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Garnet, Cynthia and Garth Zerbin look past the berm that protects their farmyard from flooding.

Chelsea Laskowski

For more than 12 years, farmers around east-central Saskatchewan's Quill Lakes have watched the waters rise and their profits fall from flooding that shows no signs of stopping. And as nature takes its toll on the bottom line, their very way of life is under threat, too.

The Quill Lakes – three lakes connected by creeks – have merged and risen by more than seven metres since 2005, engulfing more than 40,000 acres of private farmland and 56,000 acres of Crown land, estimates Kerry Holderness, chair of the Quill Lakes Watershed Association. At first, the rise was attributed to heavy rainfalls – specifically in 2011 and 2014. But Mr. Holderness said it's now recognized that the Quill Lakes are in what's called a "wet cycle" and could remain at this level for between 10 and 25 years.

Last year alone, the watershed group reported that farmers lost a combined $10.9-million of profit from crops lost to the floodwaters. And the losses will continue to mount. The reality is that many who farmed in that area will never see their land again, and even if they do, they will never get to farm it: The high saline content of the water, caused by high evaporation levels that leave the water concentrated in dissolved salts and minerals, will render the land unusable for long after the water recedes.

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Local farmer Gordon Friesen estimates up to 100 farming families have already been affected and a further 40,000 acres are under threat. One of the more dramatic cases of loss along the shores of the Quill Lakes is taking place on the Zerbin family's farm. It was once a thriving century farm, but now a massive berm that has been eroding heavily since last winter is the only thing separating the property's buildings – including Cynthia and Garth's Zerbin's home – from the ever-rising water.

This spring, the family, who raise cattle in addition to growing crops such as flax, wheat, barley, canola, lentils and oats, exhausted its effort to keep the farm from ending up afloat and decided to leave the property behind. The Zerbins have hauled a number of buildings, including their son Garnet's house, a few kilometres away to an area that is safe from the flooding. Cynthia and Garth will be leaving their house behind and joining Garnet in a mobile home in the new property this fall. Ms. Zerbin said it is tough to leave behind the memories they made in a home that was built by her husband's grandparents, and a farm that's been in his family since 1923.

"As each piece moved, it was like a little piece of you is going over there already. So what's left here, it's not going to be as hard to leave behind but the house is a home and you don't want to see that end," she said.

The Zerbins have lost 3,200 acres of land – a mixture of cultivated and pasture land – to flooding, which has led to about $2-million lost through flood-mitigation efforts and land that is now underwater, Garnet estimates.

The toll on property values is causing even more grief for farmers who want to set up elsewhere: Paid farmland that goes underwater cannot be borrowed against or used for security to buy new land, said Garnet, so "your net worth just crashed hard." The Watershed Association's Mr. Holderness says that because his property is in a potential floodplain, he's unable to sell land that is normally worth $2,500 an acre. Many are now renting land elsewhere while still paying taxes on their unusable land.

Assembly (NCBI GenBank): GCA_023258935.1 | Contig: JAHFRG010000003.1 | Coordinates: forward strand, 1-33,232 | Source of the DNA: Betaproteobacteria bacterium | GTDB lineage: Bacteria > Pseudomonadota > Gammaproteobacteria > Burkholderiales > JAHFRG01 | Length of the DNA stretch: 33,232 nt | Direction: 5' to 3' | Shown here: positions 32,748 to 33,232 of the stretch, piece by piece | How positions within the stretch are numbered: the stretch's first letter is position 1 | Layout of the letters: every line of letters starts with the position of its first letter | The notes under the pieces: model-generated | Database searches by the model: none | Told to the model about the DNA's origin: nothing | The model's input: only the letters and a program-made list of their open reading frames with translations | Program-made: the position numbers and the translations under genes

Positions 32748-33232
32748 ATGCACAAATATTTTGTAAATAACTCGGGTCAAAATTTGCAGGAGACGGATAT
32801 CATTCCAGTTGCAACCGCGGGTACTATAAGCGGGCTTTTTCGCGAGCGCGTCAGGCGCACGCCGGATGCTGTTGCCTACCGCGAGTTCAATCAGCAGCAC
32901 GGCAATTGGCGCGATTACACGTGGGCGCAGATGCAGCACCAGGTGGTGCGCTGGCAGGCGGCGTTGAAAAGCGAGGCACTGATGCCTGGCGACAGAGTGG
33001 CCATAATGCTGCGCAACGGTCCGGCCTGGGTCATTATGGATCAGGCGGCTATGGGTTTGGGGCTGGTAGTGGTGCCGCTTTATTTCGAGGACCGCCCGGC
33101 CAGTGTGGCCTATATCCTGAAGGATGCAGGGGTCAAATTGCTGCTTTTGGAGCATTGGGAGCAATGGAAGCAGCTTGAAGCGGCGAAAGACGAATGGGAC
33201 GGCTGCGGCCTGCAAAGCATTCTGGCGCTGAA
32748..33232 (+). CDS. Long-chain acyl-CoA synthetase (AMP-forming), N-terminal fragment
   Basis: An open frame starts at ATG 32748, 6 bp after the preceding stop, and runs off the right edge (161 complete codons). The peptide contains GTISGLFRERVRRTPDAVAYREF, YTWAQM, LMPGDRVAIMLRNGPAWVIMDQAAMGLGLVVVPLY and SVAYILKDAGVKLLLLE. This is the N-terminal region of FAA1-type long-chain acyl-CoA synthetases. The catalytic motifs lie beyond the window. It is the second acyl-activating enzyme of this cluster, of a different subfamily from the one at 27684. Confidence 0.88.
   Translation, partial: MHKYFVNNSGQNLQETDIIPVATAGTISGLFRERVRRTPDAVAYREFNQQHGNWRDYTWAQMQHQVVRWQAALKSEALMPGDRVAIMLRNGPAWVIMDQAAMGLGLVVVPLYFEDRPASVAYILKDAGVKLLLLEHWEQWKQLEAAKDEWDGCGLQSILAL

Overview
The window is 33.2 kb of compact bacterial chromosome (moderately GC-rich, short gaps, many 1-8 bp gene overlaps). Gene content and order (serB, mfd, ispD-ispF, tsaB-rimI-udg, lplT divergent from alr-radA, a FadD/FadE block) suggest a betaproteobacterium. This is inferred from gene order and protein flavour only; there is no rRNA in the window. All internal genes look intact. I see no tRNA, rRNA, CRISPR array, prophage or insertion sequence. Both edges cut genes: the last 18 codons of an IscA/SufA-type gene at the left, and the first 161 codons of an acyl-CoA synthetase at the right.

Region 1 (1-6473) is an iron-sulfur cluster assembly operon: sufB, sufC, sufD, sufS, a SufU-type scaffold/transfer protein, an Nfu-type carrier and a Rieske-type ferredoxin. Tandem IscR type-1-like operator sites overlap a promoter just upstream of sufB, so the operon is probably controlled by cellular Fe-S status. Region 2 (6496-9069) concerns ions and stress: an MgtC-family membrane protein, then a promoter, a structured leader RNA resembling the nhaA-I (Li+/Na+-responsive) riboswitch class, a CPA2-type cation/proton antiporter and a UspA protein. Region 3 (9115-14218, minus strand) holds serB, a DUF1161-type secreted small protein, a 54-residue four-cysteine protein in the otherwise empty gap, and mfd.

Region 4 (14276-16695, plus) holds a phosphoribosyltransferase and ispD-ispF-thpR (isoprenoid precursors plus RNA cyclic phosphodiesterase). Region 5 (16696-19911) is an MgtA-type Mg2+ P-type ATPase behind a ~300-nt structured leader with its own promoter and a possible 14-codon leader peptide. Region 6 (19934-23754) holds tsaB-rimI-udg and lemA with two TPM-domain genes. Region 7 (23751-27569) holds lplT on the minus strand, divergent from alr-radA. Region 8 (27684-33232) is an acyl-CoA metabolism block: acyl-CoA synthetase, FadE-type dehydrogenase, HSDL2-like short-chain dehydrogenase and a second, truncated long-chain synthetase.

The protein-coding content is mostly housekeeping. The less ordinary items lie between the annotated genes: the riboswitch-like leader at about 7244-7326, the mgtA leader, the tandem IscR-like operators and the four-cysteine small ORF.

Beyond the direct financial hit to farms, Mr. Holderness says there's been a knock-on effect in the region. Machinery dealers in the area have seen profits go down; Big Sky Farms, between Quill Lake and Wynyard, had to decommission its hog-breeding facility and move to a new location; and other businesses in the small towns around the Quill Lakes have seen profits drop. And there doesn't appear to be much relief in sight.

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The rising waters are part of a natural variation where the Quill Lakes "normally just fill up and get bigger and in a normal dry, hot period they become smaller and they've cycled like that for centuries," said Proffesor John Pomeroy, the Director of the University of Saskatchewan's Centre for Hydrology and a Canada Research Chair in Water Resources and Climate Change. He also said within the past 70 years, the Eastern Prairies have had more concentrated rainfall and more winter rains, which create more runoff – both which Environment Canada connects to climate change – and "farmers have been dramatically draining wetland sloughs in their lands into Quill Lakes."

Prof. Pomeroy approves of regulations that allow the Saskatchewan Water Agency to shut down all unapproved drainage into the Quill Lakes, but said more can be done. Specifically, he sees restoring wetlands in the Quill Lakes basin as a way to reduce inflows into the lakes. A Quill Lakes drainage plan proposed in 2015 could have helped, but was vetoed by the province because of environmental concerns around draining salt water into the Qu'Appelle river system.

As action remains on hold, the number of Canadian agricultural operations is decreasing and those that remain are larger and more capital-intensive, according to a Statistics Canada report released in May. The Zerbins, like many other smaller operations, have had to buy or rent new land to continue farming.

Mr. Holderness says the losses can be devastating, describing one 80-year-old neighbour who spends most of his days sitting in his yard staring at the water. "He worked his entire life, he's ready for retirement, and just about everything he worked for is slowly disappearing under the water," he says. "Everything."

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